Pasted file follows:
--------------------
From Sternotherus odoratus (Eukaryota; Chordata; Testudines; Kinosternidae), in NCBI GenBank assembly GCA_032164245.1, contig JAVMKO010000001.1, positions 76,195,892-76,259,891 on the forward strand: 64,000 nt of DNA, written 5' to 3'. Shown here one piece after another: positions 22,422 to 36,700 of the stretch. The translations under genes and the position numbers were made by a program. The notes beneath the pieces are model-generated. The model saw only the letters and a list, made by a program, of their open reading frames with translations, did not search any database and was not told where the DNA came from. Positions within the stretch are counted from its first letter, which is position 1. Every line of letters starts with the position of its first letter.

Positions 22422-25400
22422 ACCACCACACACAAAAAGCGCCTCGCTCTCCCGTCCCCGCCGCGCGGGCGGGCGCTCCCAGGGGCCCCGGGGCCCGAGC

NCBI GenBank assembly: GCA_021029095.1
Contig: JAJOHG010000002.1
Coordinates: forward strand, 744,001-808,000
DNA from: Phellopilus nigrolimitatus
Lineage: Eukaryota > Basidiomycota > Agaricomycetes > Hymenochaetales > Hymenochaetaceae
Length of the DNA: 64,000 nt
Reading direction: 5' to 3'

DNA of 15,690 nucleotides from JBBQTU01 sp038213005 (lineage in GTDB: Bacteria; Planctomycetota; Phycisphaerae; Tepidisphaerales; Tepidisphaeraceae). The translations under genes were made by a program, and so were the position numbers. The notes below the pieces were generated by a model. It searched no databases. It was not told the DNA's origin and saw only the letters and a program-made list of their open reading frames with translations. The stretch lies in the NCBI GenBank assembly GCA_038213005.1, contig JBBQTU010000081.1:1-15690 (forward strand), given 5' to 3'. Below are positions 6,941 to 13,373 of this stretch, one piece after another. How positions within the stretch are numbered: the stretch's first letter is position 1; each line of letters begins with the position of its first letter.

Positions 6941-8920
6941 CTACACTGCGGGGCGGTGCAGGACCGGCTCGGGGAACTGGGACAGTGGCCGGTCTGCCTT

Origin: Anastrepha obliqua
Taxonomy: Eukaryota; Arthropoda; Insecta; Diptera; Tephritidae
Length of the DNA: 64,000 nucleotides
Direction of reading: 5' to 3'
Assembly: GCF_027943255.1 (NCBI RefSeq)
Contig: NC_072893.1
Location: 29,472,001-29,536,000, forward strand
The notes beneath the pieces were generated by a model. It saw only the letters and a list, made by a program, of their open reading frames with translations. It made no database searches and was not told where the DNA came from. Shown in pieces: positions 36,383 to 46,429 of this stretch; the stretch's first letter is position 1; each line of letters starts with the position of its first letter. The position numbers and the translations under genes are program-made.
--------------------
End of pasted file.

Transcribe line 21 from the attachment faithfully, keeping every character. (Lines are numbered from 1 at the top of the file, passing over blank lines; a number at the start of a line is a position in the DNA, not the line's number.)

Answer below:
The notes beneath the pieces were generated by a model. It saw only the letters and a list, made by a program, of their open reading frames with translations. It made no database searches and was not told where the DNA came from. Shown in pieces: positions 36,383 to 46,429 of this stretch; the stretch's first letter is position 1; each line of letters starts with the position of its first letter. The position numbers and the translations under genes are program-made.